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Lean Change: Applying Process Improvement to Change Management

Aug 17, 2007
Change is no longer the exception but the rule. Most companies today are in a constantly adjusting or modifying something, with a number of initiatives underway... hopefully all aimed at making business better.

But there is a problem: In most organizations we have seen, change is problematic... slow, cumbersome, confusing, disorganized, inefficient, and in many cases, downright wasteful.

"How can this be?" you say. We have been in the "heat of change" for well over a decade. How can it still be so problematic?

While we don't know all the reasons for the messy state of affairs, we do know the right direction for the solutions.

Solution One: Change must be seen as a work process, as a value stream of work that moves a business organization from one operating state to another more effective state. We must stop seeing this transition as a transaction or one-time event, but as a core process of businesses that are required to keep changing to stay competitive. If change is a constant, then organizations should see it as a process - a process that is constantly in operation.

Solution Two: Waste must be eliminated from the change process. If change is a process, then it is subject to process improvement - like any other. Why not use a Lean approach?

For many companies, the principles and tenants of Lean Manufacturing can be directly applied to reduce the waste in their change management process. Key Lean steps include...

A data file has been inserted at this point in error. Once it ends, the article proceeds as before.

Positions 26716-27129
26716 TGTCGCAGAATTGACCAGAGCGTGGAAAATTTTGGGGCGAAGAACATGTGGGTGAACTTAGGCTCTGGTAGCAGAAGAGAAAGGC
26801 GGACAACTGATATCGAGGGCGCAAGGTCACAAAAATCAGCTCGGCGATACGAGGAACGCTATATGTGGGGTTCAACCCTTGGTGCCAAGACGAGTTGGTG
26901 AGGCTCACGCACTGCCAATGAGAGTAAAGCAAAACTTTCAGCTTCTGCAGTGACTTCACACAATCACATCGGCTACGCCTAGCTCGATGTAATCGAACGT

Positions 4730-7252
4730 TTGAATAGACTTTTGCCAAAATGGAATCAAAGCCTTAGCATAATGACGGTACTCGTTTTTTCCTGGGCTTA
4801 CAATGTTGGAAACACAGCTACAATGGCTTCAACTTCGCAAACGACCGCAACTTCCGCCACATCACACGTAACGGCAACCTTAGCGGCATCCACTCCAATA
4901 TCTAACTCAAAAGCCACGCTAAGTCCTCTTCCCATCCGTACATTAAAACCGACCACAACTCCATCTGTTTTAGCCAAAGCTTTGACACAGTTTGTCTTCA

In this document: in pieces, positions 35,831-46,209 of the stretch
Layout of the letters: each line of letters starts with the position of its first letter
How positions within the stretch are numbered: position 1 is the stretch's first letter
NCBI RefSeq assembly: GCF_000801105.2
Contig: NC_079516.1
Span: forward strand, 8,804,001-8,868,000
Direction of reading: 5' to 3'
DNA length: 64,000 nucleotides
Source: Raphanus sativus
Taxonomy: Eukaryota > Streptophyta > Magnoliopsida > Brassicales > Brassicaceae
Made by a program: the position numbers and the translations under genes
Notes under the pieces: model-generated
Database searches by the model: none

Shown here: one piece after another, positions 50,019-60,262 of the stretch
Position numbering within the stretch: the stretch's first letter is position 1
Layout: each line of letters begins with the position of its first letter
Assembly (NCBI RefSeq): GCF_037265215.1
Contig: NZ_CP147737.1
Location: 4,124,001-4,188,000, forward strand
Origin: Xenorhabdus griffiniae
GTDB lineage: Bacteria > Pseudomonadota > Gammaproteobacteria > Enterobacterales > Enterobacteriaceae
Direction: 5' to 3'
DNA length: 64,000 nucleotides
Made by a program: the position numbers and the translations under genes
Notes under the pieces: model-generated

1. Documentation - documenting the processes - or "value streams" - that are used in one or more of the company's change initiatives; these may include vision creation, communication, tool redesign, tool deployment, etc.

2. Analysis - performing Kaizen events to identify and eliminate non-value-added steps; these retreat-like events allow members of the organization to question how things are currently done and propose better solutions.

3. Continuous Improvement - the work of process improvement is never done; the organization can hold Kaizen events periodically as well as more frequent and informal meetings where suggestions can be discussed and tested.

In the current environment of unrelenting change, what better process to study and improve than the process of change itself? Applying these principles would lead an organization to document to process by which new initiatives are identified and managed to closure. They would take a timeout periodically to formally analyze the performance of these processes. And finally, they would continuously look for little tweaks and adjustments to enhance the efficiency of these processes in small ways.

While most organizations struggle to make change happen at all, applying lean principles to change management can put your organization in a league by itself.
About the Author
Get a free copy of the 250-page change manifesto Change is the Rule: Free Change Management Book

Dutch Holland is principal and founder of Holland & Davis, a consulting firm specializing in helping clients implement change.
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